How did you create the fireworks?
Fireworks was a relatively easy CG work than the rest. We shot the actual fireworks on camera first but the fireworks looked too modern so we went ahead and created the entire Fireworks scene using CG. The fireworks on location was eventually used for recreational purposes for our crew as we lit up the Chinese night sky over wine and beer. We used particle effects to give fireworks a more old look.
Did you help the stunts to be more impressive?
We erased hundreds of wires and added weapons when necessary.
About the final fight. How did you create the dress in fire?
In the beginning we tried to attain as much live source as possible but the costume prepared was not a material that burned to ashes but rather melted under extreme heat. We couldn’t get the look that Daniel wanted. So we used particle effects to express the burning dress.
Can you tell us more about the warrior girl whip?
The whip around the girl’s waist was used as a belt then it was whipped out and it moved around like a snake. So we spent a lot of time animating it. We shot most of the scenes that involved whips without the actual whip.
How did you enhanced the blades of Donnie Yen character?
For Donnie Yen, he used a sword that was attached to his wrist. It was too dangerous to use an actual blade. We used only the hilt when shooting it live then added the blade using CGIs.
Did you develop specific tools for this show?
We didn’t develop any new tools but for cloth simulation, we customized a software called Qualoth.
What was the biggest challenge on this project and how did you achieve it?
The most difficult shots were those involving Toto, the girl warrior putting on and off her dresses. Hundreds of simulations were done and only after many trial and errors were we able to come up with the final output.
Was there a shot or a sequence that prevented you from sleep?
The action scene in Toto and Chenglong’s last scene was the most challenging. This scene robbed the entire CG Team of sleep. The city’s Full 3D shot also gave us a tough time as we tried harder and harder for a better quality.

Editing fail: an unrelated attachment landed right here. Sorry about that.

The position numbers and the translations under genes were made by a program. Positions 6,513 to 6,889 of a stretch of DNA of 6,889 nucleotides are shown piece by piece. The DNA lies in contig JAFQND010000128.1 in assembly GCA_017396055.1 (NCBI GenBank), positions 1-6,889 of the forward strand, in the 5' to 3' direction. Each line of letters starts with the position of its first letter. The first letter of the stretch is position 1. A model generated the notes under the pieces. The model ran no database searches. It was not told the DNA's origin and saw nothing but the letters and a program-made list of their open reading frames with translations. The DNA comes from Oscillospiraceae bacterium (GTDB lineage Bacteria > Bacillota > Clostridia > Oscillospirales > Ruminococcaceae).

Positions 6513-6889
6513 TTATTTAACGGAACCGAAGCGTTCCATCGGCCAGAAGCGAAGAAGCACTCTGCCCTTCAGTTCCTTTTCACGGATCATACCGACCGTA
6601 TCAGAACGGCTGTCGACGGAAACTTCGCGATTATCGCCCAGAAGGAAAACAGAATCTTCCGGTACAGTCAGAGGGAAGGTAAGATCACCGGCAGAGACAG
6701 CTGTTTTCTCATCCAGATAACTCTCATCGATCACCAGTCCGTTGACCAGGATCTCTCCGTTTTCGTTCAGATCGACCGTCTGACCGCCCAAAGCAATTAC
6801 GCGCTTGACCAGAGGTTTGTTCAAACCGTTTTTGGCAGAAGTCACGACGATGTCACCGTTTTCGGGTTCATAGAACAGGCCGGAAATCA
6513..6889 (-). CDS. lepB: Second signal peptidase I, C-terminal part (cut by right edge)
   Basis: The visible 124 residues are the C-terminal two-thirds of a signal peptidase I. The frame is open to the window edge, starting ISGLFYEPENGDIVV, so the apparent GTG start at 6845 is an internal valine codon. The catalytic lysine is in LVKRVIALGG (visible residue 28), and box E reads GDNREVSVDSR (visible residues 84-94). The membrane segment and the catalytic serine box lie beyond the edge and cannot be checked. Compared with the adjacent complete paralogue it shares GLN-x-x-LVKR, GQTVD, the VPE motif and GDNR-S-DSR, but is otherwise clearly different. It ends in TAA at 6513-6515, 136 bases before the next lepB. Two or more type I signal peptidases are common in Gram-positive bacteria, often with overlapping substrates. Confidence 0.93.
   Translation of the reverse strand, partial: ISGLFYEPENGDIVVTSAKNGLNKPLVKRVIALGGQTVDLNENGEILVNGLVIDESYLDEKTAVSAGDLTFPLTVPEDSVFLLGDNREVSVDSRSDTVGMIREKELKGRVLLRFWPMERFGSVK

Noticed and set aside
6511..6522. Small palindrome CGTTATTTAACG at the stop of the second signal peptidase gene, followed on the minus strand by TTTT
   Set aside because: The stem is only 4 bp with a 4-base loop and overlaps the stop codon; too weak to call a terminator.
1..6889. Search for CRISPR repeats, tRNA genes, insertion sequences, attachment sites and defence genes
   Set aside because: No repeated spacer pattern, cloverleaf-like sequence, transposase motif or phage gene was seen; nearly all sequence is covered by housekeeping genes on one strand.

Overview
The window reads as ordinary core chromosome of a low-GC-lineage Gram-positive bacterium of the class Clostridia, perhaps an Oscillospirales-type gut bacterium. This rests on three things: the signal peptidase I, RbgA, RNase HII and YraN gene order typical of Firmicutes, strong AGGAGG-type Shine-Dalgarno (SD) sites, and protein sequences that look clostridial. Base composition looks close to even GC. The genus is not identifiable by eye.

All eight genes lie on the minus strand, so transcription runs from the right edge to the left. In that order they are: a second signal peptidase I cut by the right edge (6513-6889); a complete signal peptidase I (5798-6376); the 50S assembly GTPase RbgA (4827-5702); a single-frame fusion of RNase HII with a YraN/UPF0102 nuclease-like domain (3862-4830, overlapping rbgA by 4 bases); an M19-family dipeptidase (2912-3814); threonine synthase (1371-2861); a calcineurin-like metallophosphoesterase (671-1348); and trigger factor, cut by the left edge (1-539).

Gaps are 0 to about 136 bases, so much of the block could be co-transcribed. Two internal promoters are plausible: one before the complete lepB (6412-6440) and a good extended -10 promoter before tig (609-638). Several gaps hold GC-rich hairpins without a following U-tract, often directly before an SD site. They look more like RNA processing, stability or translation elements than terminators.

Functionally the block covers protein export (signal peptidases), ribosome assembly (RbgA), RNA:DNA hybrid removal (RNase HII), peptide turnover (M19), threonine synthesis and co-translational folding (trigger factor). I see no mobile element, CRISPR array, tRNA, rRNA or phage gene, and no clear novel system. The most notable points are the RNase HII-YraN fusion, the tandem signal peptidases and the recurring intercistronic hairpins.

What are your softwares and pipeline at Next Visual Studio?
There aren’t huge differences in software amongst studios. For pipeline, we use an in house software called AINEXT. It’s a web based program so our clients can check and confirm the shots anywhere and anytime. Recently we developed an application for Iphones and Ipad so that our clients can check on our daily works and confirm them using mobile technology.
What do you keep from this experience?
I realized once again how important VFX design and concept work during the PRE-PRODUCTION stage is. With sufficient preparations in these areas, we were able to enhance the quality of CG and try different things. And through such work process, we were able to give the director what he wanted from the beginning. This boosted the overall confidence of our CG team.
How long have you worked on this film?
The actual shooting period was 3 and a half months. CG work in the post production took another 4 months.
How many shots have you done?
We worked on a total of 700 shots.
What was the size of your team?
Around 10 Supervisors and Producers and 30 compositors, 20 3D Artists, and 10 Art team members.
What is your next project?
We are currently working on Daniel Lee’s next film, WHITE VENGEANCE. This project involves around 700 cuts and most of them involve crowd simulation, Battle scenes, and work involving castles and other architectures.
What are the four movies that gave you the passion for cinema?
I loved films since I was very young. There are way too many great films in this world so it’s difficult to pick out a few. But the film that helped me grasp the essence of film was the GHOSTBUSTERS. Honestly, I was shocked when I first watched this film. I don’t think there ever was another film based on a strong story that did a better job visually expressing what all human beings have once in their lives imagined but was never able to see with their eyes. I was also inspired by films like BACK TO THE FUTURE and KINGDOM OF HEAVEN. All these films helped me choose this career as a filmmaker.
A big thanks for your time.
// WANT TO KNOW MORE ?
– Next Visual Studio: Official website of Next Visual Studio.
// 14 BLADES (JIN YI WEI) – VFX BREAKDOWN – NEXT VISUAL STUDIO
// 14 BLADES (JIN YI WEI) – TRAILER
© Vincent Frei – The Art of VFX – 2011